- Limit activities. Cut down on extended physical activities to give your heel a rest.
- Shoe modifications. Wearing supportive shoes that have good arch support and a slightly raised heel reduces stress on the plantar fascia.
- Medications. Oral nonsteroidal anti-inflammatory drugs (NSAIDs) such as ibuprofen, may be recommended to reduce pain and inflammation.
If you still have pain after several weeks, see your foot and ankle surgeon, who may add one or more of these treatment approaches:
- Padding and strapping. Placing pads in the shoe softens the impact of walking. Strapping helps support the foot and reduce strain on the fascia.
- Orthotic devices. Custom orthotic devices that fit into your shoe help correct the underlying structural abnormalities causing the plantar fasciitis.
- Injection therapy. In some cases, corticosteroid injections are used to help reduce the inflammation and relieve pain.
- Removable walking cast. A removable walking cast may be used to keep your foot immobile for a few weeks to allow it to rest and heal.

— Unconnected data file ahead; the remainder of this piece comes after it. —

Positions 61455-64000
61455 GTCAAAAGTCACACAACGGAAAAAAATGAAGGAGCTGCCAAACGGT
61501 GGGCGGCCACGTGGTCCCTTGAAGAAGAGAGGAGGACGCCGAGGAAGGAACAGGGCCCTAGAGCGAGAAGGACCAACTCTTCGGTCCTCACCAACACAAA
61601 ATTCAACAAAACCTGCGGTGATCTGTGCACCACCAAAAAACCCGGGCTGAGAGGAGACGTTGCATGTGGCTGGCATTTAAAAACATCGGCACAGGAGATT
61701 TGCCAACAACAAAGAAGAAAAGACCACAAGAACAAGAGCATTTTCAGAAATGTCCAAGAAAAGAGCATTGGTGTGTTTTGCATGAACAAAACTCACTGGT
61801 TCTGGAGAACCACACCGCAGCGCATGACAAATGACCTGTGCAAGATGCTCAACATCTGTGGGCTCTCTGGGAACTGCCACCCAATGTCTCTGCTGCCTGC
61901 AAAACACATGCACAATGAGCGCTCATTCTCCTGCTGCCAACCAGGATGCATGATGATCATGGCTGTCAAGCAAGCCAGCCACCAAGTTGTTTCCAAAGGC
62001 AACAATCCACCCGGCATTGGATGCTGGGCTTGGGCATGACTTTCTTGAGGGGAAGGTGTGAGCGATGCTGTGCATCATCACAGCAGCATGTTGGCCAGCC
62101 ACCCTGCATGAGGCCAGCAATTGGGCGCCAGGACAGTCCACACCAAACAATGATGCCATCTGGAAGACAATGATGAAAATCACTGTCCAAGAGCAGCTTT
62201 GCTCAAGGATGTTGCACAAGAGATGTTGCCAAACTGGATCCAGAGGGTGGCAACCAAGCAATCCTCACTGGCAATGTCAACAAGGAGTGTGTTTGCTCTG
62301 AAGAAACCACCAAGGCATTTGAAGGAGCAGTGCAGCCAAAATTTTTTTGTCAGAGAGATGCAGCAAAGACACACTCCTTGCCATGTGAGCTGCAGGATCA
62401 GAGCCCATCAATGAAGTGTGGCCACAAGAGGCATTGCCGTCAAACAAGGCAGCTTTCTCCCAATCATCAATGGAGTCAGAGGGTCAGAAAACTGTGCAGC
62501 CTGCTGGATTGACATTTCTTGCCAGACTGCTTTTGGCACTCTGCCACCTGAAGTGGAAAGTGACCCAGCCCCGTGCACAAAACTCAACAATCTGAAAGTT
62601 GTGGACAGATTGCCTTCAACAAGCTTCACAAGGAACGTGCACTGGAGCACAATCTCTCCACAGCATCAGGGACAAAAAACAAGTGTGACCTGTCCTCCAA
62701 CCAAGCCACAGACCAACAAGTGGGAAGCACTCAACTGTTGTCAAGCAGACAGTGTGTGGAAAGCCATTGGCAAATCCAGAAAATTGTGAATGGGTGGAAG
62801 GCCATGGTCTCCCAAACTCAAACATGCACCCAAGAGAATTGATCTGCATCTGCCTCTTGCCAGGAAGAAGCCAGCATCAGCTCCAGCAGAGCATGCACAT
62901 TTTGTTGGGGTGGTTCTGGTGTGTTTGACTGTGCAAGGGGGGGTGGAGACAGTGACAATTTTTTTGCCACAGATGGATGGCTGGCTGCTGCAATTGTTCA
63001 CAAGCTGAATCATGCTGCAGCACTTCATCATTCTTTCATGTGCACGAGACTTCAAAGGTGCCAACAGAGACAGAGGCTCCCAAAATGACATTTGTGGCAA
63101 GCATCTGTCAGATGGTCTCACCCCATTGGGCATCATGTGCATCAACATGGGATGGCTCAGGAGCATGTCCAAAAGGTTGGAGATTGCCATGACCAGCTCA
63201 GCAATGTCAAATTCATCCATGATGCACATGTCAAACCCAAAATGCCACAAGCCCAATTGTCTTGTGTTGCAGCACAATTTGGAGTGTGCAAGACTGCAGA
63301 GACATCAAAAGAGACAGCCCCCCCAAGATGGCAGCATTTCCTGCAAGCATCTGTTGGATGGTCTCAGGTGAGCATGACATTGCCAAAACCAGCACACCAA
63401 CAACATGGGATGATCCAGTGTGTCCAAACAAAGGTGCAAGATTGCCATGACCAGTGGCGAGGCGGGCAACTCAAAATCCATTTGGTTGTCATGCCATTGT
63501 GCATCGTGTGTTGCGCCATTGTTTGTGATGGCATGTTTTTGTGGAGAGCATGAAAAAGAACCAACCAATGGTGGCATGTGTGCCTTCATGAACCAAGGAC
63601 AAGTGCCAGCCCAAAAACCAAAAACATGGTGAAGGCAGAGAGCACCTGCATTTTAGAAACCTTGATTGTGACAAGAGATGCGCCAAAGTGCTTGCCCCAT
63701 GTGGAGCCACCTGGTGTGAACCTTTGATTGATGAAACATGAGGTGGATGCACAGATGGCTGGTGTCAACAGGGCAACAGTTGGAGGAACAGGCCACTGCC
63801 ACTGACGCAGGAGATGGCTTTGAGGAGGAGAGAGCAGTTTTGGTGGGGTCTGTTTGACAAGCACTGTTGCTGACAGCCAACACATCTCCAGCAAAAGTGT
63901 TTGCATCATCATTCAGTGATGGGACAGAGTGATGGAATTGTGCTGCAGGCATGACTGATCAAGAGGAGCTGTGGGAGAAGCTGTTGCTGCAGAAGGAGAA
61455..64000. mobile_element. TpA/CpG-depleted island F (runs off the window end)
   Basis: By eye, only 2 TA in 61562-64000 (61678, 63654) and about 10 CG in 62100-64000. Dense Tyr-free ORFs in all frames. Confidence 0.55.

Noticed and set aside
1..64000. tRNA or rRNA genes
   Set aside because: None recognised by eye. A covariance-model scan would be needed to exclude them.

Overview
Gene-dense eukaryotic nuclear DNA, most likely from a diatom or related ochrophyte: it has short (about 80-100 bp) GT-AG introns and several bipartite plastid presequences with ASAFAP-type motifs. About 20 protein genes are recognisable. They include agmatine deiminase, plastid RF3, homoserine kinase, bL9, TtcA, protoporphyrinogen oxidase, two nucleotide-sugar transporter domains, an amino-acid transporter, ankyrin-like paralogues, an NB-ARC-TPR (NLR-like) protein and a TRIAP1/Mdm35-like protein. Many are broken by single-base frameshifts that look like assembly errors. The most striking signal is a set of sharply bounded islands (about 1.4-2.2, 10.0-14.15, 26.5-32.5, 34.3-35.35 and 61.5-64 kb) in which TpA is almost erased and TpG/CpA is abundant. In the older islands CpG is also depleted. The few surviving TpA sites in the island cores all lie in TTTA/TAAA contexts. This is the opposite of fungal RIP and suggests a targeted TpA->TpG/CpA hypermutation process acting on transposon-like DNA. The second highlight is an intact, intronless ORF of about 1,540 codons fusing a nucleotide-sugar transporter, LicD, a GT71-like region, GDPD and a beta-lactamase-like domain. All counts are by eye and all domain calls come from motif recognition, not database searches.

- Night splint. Wearing a night splint allows you to maintain an extended stretch of the plantar fascia while sleeping. This may help reduce the morning pain experienced by some patients. Exercises and other physical therapy measures may be used to help provide relief.
When Is Surgery Needed?
Although most patients with plantar fasciitis respond to non-surgical treatment, a small percentage of patients may require surgery. If, after several months of non-surgical treatment, you continue to have heel pain, surgery will be considered. Your foot and ankle surgeon will discuss the surgical options with you and determine which approach would be most beneficial for you.
No matter what kind of treatment you undergo for plantar fasciitis, the underlying causes that led to this condition may remain. Therefore, you will need to continue with preventive measures. Wearing supportive shoes, stretching, and using custom orthotic devices are the mainstay of long-term treatment for plantar fasciitis.
Heel pain is such a rich topic, we have ENTIRE blog just for it!
Check out: http://www.heelpainct.blogspot.com.
Weekly updates on treatment options, athletes suffering from heel pain, and much more!